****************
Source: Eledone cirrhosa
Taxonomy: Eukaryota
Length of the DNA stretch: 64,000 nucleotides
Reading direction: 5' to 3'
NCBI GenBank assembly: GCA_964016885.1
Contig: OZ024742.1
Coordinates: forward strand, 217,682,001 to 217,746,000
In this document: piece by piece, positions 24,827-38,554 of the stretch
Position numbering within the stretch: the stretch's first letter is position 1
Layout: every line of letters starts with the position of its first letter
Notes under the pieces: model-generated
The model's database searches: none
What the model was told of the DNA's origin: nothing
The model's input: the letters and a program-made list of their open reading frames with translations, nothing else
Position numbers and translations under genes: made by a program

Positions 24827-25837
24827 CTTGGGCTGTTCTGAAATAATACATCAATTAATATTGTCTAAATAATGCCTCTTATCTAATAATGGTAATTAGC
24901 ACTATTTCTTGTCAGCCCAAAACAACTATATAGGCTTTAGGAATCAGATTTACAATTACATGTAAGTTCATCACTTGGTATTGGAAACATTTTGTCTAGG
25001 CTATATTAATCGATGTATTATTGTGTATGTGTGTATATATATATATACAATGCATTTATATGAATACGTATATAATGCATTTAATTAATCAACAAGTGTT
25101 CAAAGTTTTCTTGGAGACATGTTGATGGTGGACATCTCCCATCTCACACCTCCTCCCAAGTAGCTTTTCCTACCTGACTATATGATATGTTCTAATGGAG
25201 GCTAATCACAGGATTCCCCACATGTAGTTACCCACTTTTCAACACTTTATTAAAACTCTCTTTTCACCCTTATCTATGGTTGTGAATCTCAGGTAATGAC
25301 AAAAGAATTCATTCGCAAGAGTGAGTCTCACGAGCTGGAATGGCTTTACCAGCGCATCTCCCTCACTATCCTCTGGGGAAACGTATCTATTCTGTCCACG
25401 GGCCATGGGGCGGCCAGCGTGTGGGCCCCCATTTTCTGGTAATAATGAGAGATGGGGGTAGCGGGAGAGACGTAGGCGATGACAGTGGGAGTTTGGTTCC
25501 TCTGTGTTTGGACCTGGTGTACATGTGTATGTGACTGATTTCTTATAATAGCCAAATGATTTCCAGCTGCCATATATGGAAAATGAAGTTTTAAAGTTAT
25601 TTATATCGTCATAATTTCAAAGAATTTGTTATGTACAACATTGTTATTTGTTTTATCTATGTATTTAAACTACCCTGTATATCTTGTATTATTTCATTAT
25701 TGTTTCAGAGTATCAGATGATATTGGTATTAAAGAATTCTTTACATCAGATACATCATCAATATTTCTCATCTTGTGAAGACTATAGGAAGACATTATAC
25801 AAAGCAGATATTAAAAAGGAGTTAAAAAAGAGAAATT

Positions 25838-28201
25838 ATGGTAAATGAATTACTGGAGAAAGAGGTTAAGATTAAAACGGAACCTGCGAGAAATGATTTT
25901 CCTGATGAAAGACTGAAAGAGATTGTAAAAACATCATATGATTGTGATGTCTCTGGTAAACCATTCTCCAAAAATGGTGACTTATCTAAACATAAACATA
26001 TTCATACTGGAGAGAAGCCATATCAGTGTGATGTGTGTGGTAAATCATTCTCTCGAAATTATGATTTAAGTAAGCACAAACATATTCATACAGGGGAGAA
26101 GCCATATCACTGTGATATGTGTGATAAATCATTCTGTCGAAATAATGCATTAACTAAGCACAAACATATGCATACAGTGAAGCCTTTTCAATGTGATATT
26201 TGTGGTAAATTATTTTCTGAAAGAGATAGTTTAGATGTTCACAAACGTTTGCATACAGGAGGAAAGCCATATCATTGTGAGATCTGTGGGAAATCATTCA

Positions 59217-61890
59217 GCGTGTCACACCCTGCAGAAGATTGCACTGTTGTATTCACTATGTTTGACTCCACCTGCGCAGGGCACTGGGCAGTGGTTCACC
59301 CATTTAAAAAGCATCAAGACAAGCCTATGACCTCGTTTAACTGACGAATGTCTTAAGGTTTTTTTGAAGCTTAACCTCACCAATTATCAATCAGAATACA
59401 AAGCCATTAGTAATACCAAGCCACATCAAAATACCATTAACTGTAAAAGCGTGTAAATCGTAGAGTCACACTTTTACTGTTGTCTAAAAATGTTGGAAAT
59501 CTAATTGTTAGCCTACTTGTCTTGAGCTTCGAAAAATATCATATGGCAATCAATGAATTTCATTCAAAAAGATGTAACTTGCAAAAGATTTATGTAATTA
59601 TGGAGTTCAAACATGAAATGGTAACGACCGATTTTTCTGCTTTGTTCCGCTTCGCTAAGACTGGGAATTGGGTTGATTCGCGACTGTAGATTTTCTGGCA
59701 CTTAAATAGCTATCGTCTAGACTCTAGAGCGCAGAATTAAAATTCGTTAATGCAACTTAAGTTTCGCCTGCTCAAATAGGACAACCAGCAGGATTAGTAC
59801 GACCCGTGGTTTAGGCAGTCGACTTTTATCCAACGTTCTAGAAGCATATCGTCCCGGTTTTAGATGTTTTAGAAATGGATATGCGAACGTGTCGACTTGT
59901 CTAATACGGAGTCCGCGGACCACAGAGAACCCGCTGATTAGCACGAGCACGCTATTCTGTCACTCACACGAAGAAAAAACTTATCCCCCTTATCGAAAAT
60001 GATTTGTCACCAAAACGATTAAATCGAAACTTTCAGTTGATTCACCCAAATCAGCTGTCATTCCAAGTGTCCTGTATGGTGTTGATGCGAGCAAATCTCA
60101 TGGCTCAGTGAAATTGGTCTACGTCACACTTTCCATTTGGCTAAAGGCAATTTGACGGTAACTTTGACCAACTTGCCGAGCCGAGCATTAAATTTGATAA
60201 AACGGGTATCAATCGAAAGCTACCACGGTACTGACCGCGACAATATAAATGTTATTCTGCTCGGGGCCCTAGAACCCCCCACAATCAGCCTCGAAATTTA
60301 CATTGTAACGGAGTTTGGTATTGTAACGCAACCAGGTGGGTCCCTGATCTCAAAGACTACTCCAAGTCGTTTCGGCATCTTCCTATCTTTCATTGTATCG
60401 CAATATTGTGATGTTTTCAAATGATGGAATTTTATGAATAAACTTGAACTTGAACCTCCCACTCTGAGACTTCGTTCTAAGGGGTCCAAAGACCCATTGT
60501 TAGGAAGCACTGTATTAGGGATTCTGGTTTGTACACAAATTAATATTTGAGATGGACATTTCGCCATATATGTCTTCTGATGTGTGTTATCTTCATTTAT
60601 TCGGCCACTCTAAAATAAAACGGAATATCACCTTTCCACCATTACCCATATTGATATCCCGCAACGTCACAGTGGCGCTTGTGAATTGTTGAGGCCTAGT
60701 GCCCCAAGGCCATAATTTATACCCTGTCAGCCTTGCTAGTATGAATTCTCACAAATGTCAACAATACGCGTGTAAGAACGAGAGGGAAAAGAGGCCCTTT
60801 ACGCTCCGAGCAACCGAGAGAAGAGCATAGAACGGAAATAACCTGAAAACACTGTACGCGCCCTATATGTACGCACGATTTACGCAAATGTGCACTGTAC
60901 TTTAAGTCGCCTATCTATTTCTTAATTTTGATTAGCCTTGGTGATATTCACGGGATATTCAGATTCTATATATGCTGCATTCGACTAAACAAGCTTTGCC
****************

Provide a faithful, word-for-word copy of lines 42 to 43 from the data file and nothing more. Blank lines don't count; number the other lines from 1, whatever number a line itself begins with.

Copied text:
59901 CTAATACGGAGTCCGCGGACCACAGAGAACCCGCTGATTAGCACGAGCACGCTATTCTGTCACTCACACGAAGAAAAAACTTATCCCCCTTATCGAAAAT
60001 GATTTGTCACCAAAACGATTAAATCGAAACTTTCAGTTGATTCACCCAAATCAGCTGTCATTCCAAGTGTCCTGTATGGTGTTGATGCGAGCAAATCTCA